COX’S BAZAR, Bangladesh (Reuters) - Nearly 60,000 Rohingya Muslims have crossed into Bangladesh from Myanmar since last week, adding pressure on the scarce resources of aid agencies and local communities already helping hundreds of thousands of refugees from previous bouts of violence in Myanmar.
Following are some details on the emerging crisis gathered from United Nations’ sources working in the Cox’s Bazar district of Bangladesh:
- Aid workers operating in the area say resources including materials for emergency shelters, safe water and food are urgently needed and extreme overcrowding in the existing makeshift settlements remains a major problem. The fluid movement of refugees also makes it difficult to identify new arrivals.
- With another 10,000 people currently trapped in no-man’s land between the two countries, they expect more people to cross the border than during the crisis in the fall of last year, when more than 70,000 people made the journey.
- The stock of high-energy biscuits is not sufficient to feed all the new arrivals, and funding for rice to cover people who have crossed since October “may be problematic”.
- Among new arrivals, about 16,000 are school-age children and more than 5,000 are under the age of five who need vaccine coverage. The number of unaccompanied and separated children is high and many are found “traumatized and hungry” and in need of immediate dry food and psycho-social support.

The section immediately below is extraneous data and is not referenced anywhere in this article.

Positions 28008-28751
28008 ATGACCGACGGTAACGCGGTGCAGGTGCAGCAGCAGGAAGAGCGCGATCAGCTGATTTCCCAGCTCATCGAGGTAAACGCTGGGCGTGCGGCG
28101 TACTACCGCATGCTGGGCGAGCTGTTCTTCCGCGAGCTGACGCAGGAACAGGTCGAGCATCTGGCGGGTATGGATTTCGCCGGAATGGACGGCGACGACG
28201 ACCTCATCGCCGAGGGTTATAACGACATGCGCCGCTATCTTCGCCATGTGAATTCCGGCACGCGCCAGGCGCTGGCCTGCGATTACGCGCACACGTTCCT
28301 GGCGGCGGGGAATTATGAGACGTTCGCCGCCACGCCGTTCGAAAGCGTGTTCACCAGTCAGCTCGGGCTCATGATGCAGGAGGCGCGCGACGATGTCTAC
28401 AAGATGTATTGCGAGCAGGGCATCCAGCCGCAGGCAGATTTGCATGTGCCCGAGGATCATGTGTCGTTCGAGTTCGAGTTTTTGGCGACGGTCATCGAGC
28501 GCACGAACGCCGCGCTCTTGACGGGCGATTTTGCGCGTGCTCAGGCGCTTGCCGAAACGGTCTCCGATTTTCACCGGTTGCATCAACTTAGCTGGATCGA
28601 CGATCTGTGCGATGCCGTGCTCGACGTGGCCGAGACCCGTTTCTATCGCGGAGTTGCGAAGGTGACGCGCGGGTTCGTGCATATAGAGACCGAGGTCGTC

- Current capacity of emergency education facilities is only enough to cover 5,000 children and an additional 500 schools or learning centres are needed.
- To prevent abuses, they say awareness on subjects including child labour, sexual and gender-based violence and human trafficking is needed among the communities.
- Worsened hygiene due to mass influx increases the risk of outbreak of diseases, with pregnant women, young children or the elderly being most vulnerable.
- Sanitation and access to safe water is a concern especially at the no man’s land with no facilities.
Reporting By Reuters Staff Editing by Jeremy Gaunt